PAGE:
When it comes to K-Pop shirts, I live in mine, and so do my kids. We especially love the subtle ones, where it looks like it could be any regular shirt, but if you look at it closely enough, the image resembling a brand logo is actually a band logo. Shirts like this are cryptic enough to let you pass as a local, but still fly your stan flag proudly. Only K-Pop fans will know, and it’s a fun way of spotting each other “in the wild” so to speak. A couple years ago I was in Target walking behind a girl whose shirt simply had nine names listed on the back. It was nothing to the untrained eye, but my K-Pop eyes were trained. As I passed her, I said slyly, “Stray Kids everywhere all around the world…” and she looked up and smiled big, saying, “Yeeeaahhhh.” It was a fun little moment. Recently my daughter was out for a walk in our neighborhood wearing her GOT7 tour shirt. She had her hair tied back and a hat and a mask on, and wouldn’t have been easily recognized. But our one K-Pop friend in our neighborhood texted me “I just saw your daughter out walking and waved Hello – I knew it was her because she was wearing the Eyes on You tour shirt!” Obviously there aren’t many GOT7 stans taking walks in our neighborhood lol. The point here is, merch makes a difference!
In regards to tours, underrated groups are less likely to hold concerts outside South Korea, and even rarer to tour internationally. It became somewhat easier after 2017, as a handful of promoters began filling a niche of touring lesser known artists. Just before the pandemic hit the states, my daughters and I saw Vanner at a 240-seat venue in LA, one of five stops on their “Rising in the US” tour. A tour of that size with such a small scale fanbase would not have been possible before K-Pop’s rising tide. Even with the Korean Wave however, low-profile groups rarely get globe-crossing tours of their own. Worsely, now that Covid has niche promoters swimming in red ink, small venue tours may be gone for quite awhile. They’re likely to be replaced permanently with virtual concerts and fanmeets.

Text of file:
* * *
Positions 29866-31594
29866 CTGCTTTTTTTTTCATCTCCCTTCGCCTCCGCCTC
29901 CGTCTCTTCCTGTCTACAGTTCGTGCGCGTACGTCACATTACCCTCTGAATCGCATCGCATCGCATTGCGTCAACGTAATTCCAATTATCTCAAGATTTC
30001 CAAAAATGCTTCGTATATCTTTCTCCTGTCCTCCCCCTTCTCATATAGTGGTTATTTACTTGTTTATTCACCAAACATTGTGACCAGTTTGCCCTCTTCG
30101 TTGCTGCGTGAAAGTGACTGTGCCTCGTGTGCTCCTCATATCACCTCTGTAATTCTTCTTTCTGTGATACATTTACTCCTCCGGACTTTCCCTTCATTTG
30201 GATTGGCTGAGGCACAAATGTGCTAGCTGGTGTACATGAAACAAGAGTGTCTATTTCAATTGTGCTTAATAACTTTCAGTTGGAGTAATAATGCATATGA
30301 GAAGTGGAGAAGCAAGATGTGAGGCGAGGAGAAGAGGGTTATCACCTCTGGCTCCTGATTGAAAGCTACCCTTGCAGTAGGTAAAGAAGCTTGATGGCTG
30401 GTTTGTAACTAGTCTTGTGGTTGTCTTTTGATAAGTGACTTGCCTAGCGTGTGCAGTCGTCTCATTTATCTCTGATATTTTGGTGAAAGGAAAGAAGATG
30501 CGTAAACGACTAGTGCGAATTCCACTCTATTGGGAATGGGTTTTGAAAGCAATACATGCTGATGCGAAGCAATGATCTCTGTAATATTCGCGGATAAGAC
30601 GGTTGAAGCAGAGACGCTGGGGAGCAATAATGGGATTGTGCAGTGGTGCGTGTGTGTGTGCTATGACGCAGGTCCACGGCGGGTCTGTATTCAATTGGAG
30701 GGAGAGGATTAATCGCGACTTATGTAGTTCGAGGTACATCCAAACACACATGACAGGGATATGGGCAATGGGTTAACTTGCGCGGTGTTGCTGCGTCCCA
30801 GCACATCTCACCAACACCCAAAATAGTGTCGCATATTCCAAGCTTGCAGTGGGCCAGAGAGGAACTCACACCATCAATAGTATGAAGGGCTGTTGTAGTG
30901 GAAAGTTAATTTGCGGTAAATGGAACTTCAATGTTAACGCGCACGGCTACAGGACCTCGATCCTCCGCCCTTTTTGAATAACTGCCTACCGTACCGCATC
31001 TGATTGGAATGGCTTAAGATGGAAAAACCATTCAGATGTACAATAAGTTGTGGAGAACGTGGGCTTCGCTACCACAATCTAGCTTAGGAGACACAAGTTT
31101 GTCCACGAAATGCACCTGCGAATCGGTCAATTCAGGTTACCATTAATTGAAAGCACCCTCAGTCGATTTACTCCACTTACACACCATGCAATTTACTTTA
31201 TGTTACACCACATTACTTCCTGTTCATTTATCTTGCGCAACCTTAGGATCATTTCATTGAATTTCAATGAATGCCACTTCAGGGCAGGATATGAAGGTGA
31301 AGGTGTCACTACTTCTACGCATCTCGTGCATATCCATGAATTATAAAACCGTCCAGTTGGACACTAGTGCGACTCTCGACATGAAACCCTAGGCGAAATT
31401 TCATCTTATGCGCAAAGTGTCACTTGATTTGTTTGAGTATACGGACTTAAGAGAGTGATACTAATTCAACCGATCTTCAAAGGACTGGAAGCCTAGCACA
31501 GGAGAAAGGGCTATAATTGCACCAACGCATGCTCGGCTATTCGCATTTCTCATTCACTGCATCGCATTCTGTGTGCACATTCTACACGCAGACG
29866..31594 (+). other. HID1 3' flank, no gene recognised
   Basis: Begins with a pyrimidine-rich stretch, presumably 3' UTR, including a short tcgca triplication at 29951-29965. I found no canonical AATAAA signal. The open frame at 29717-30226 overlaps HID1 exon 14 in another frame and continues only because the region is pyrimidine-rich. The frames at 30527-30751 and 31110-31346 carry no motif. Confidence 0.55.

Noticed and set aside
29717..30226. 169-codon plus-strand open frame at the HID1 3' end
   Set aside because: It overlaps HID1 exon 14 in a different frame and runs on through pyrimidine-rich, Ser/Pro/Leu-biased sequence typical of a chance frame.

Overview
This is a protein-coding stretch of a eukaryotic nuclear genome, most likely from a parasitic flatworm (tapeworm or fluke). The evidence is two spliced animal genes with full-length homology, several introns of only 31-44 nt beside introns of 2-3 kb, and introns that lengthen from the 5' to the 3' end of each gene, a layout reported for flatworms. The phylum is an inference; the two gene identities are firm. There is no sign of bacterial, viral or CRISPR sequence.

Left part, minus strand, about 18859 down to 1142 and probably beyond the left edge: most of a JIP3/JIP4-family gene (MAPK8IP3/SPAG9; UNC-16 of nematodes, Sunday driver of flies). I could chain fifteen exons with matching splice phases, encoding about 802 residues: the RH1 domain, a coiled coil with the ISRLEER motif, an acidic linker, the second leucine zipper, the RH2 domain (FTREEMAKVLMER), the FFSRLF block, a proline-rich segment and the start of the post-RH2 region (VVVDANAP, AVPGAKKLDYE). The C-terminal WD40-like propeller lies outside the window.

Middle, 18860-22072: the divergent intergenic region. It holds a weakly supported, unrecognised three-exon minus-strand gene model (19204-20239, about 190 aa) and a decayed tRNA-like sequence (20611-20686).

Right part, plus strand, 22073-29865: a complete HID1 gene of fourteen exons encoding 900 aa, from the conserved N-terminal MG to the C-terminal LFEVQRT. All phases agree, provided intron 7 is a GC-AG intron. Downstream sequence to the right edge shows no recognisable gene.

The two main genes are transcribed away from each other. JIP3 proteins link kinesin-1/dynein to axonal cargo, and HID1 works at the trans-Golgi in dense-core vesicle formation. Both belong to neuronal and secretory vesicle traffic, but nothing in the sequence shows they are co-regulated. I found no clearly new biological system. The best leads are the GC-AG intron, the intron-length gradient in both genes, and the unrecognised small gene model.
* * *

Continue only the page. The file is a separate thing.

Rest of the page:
Online concerts are okay, but they don’t come close to the excitement of live concerts, not for the fans or the idols. But in the absence of in-person experiences, at least they’re something. Arguably, the rise of online concerts is a huge benefit to underrated groups. It’s obviously more financially feasible for a group to perform online to reach international audiences than trying to fund traditionally costly tours beyond Korea. It may be more profitable too, as contracts often have higher percentages to the artist from international tour returns. Let’s hope companies are honoring that with overseas online revenue, but even if they aren’t, any money flowing into smaller entertainment companies at this tough time is a good thing.
Another way smaller companies are making money right now is online fansigns. Lottery-style fansigns have been around forever where the more albums you buy, the better your odds are of winning, but it’s mostly been the realm of Korean fans. They’re an incredibly efficient means to boost album sales, but until 2020, winners were limited to those that could travel to Seoul for the fansign. Now that they’re online, any fan in the world can try their luck. If the group is super popular, any fan hoping to win will still have to spend a fortune, but fans of lesser-known groups can win fansigns by buying as few as one album. This boosts sales because casual fans of underrated groups were unlikely to buy albums before, but now they’ll buy for a chance to talk to an idol. It’s arguable whether fans “in it for the y/n moments” are true blue stans, but in my humble opinion, who cares?
If increased fansign profit results in more comebacks and better songs & MVs for my underdog faves, I’m all for it baby! Higher quantity and quality of content means more fans, and more fans means more popularity. Popularity means more merch, and bigger tours, and even more fansigns. This leads to even more profit, which leads to steady comebacks, and so on and so on and so forth. That’s showbiz success, kid, and every underrated idol is chasing it with all their heart.